Section 10 of the Representation of the People Act 2000 enables local authorities to apply to the Home Secretary to pilot different ways of voting at local elections. If the Home Secretary is satisfied with a proposed scheme, he will make an order enabling the authority to proceed. At the May 2000 local government elections, 32 local authorities ran 38 pilot schemes including early voting, all-postal ballots and electronic voting. The Act requires each authority to evaluate its scheme within three months of the election and submit a report to the Home Secretary. In the light of these evaluation reports, Section 11 of the Act enables the Home Secretary to apply any scheme nationally (to local government elections only) by statutory instrument.

  The Political Parties, Elections and Referendums Bill, will give the task of evaluating pilot schemes to the proposed Electoral Commission. It will also require a recommendation by the Commission before any pilot scheme can be applied nationally.


  (23)  We recommend that harmonised voting hours of 7am to 9pm be brought in for local and national elections (paragraph 59).

  At the May 2000 local elections two authorities, Leeds City Council and Mole Valley District Council, piloted the use of Parliamentary election polling hours (7am to 10pm) instead of local election polling hours (8am to 9pm). In each case more voters cast their vote between 9pm and 10pm than between 7am and 8am. More pilots might provide better evidence for change, and again the Electoral Commission may want to look at this issue.


  (24)  We see sufficient potential advantage in weekend voting for it to be worth experimenting to see if it would actually generate the increased turnout hoped for (paragraph 64).

  This was considered a suitable area for a pilot scheme. To receive approval however, applications were required to show that concerns about religious observance had been met. In the event, at the May 2000 local elections only one authority (Watford) experimented with weekend voting. It opened its polling stations on the weekend of the 6 and 7 May instead of Thursday 4 May. Overall turnout in Watford fell from 36 per cent in 1999 to 27 per cent in 2000. Although it is difficult to draw firm conclusions from these figures, voters may have thought that the elections were over, as results in the rest of the country were announced on Friday 5 May, before Watford's first polling day (Saturday 6). Watford also piloted early voting as well as two other schemes, making it difficult to isolate the effect of each. Voters who were unable to vote at the weekend appreciated the availability of the early polling station. There is scope for weekend voting to be piloted more extensively before any conclusions about its future can be reached.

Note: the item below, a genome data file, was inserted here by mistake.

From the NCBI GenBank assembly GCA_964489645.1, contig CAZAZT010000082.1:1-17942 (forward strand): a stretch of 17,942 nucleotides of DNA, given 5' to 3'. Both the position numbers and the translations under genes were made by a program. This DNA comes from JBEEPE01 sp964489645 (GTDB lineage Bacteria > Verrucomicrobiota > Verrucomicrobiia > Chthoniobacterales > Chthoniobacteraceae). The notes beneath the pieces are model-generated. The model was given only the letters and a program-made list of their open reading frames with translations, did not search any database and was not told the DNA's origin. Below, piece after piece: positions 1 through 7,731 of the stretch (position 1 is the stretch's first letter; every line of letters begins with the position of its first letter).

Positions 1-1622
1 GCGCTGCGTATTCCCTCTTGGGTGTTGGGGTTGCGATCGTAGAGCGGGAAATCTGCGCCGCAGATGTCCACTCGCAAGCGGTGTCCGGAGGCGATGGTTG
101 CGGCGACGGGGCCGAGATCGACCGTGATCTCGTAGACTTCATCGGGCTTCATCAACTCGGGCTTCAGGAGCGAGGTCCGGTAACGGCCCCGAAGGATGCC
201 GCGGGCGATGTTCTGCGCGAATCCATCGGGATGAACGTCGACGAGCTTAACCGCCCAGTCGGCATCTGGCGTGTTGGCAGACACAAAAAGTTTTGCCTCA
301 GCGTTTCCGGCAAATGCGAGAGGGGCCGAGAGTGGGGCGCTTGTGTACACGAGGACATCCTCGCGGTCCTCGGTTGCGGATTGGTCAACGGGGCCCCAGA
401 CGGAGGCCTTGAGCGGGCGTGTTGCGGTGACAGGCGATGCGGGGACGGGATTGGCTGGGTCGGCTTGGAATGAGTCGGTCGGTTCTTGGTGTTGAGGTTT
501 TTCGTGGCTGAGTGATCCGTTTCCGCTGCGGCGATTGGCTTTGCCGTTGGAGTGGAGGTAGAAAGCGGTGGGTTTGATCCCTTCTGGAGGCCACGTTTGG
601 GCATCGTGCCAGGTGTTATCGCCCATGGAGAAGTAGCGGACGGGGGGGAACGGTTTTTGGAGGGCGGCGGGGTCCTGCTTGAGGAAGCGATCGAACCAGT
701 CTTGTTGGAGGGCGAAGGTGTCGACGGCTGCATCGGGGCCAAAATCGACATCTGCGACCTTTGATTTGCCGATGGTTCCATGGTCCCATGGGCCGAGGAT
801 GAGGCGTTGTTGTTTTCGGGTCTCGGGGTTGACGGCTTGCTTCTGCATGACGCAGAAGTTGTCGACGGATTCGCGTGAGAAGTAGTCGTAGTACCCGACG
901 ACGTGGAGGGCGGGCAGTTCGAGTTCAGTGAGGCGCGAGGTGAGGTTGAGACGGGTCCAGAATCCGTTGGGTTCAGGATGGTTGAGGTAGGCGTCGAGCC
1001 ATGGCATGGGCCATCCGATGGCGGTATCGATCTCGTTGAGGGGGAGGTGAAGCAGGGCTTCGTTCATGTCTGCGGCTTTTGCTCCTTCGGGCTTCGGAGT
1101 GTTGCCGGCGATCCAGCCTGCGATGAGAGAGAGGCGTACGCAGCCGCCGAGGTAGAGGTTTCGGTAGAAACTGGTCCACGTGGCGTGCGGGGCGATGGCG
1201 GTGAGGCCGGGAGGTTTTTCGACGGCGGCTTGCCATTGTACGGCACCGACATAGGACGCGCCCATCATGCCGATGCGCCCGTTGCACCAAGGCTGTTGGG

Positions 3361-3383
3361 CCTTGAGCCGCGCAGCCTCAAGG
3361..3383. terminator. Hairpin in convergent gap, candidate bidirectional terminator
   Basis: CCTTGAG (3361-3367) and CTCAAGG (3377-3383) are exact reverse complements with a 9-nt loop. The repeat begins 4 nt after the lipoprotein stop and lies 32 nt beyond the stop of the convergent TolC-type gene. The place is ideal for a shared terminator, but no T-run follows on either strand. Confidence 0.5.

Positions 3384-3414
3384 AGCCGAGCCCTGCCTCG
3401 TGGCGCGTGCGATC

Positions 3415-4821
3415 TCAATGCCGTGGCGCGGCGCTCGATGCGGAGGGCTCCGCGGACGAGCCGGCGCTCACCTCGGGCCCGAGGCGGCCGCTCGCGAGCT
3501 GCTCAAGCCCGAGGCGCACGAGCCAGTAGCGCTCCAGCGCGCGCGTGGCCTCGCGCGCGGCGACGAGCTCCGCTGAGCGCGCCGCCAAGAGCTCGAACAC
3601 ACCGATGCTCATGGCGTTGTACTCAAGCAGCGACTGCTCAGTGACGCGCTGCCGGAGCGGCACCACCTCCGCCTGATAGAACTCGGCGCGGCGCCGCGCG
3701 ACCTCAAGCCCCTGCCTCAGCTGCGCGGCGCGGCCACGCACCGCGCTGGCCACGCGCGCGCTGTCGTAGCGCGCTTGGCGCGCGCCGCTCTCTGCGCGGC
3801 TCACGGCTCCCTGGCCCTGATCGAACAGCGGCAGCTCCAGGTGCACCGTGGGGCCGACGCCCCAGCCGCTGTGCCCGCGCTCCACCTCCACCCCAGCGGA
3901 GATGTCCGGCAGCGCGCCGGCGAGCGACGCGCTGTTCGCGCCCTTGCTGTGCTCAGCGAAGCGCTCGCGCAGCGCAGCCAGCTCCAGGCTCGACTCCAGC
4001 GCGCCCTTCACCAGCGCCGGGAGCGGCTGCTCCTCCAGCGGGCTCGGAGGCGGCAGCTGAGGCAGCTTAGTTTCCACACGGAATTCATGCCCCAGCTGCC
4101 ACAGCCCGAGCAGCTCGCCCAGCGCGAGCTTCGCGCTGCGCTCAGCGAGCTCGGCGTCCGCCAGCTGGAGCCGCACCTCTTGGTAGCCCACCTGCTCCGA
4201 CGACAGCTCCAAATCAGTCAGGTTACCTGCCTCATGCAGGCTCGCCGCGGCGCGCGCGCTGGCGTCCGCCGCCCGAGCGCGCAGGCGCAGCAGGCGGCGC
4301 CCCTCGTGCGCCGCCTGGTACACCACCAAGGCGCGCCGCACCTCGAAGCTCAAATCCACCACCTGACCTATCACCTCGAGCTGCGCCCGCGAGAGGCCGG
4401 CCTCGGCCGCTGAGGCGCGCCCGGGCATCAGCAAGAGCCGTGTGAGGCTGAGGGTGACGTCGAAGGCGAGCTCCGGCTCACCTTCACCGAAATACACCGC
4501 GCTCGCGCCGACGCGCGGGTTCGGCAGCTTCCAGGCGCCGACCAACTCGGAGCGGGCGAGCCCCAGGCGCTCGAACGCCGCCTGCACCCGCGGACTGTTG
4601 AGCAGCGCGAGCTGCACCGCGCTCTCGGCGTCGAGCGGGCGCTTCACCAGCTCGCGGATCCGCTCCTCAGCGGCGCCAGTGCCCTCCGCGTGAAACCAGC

(25)  We recommend that the Home Office discuss with electoral administrators how much further the deadline for (a) postal vote applications and (b) proxy vote applications could be reduced, and take the necessary steps to implement the agreed new timetables (paragraph 70).

  Section 12 and Schedule 4 of the Representation of the People Act 2000 amends the provisions relating to absent votes including the time limits for postal vote applications. The time limit for the receipt of postal vote applications will no longer be the 11th day before polling day, but the sixth day. The Working Party on Electoral Procedures recommended no change to the proxy vote provisions whilst legal action involving alleged proxy vote fraud was outstanding.


  (26)  We recommend that the various grounds for entitlement to an absent vote be abolished and that electors be allowed to apply for an absent vote on demand (paragraph 70).

  Section 12 and Schedule 4 of the Representation of the People Act 2000 amends the provisions relating to absent votes to allow for postal votes on demand. There has been no change to the provisions for proxy voting (see response to recommendation 25 above).

  (27)  We recommend in the meantime that the government take steps to remind all GPs that they are obliged to deal with applications for absent voting free of charge (paragraph 71).

  Paragraph 37 and schedule 9 of the NHS (General Medical Services) Regulations 1992 prohibit charging for attestations to applications for postal voting. GPs who do so are in breach of their terms of service. Attestations for postal votes will not be required at the next and all subsequent elections. The publicity accompanying these changes will make it plain that attestations required for proxy voting should not be subject to a charge.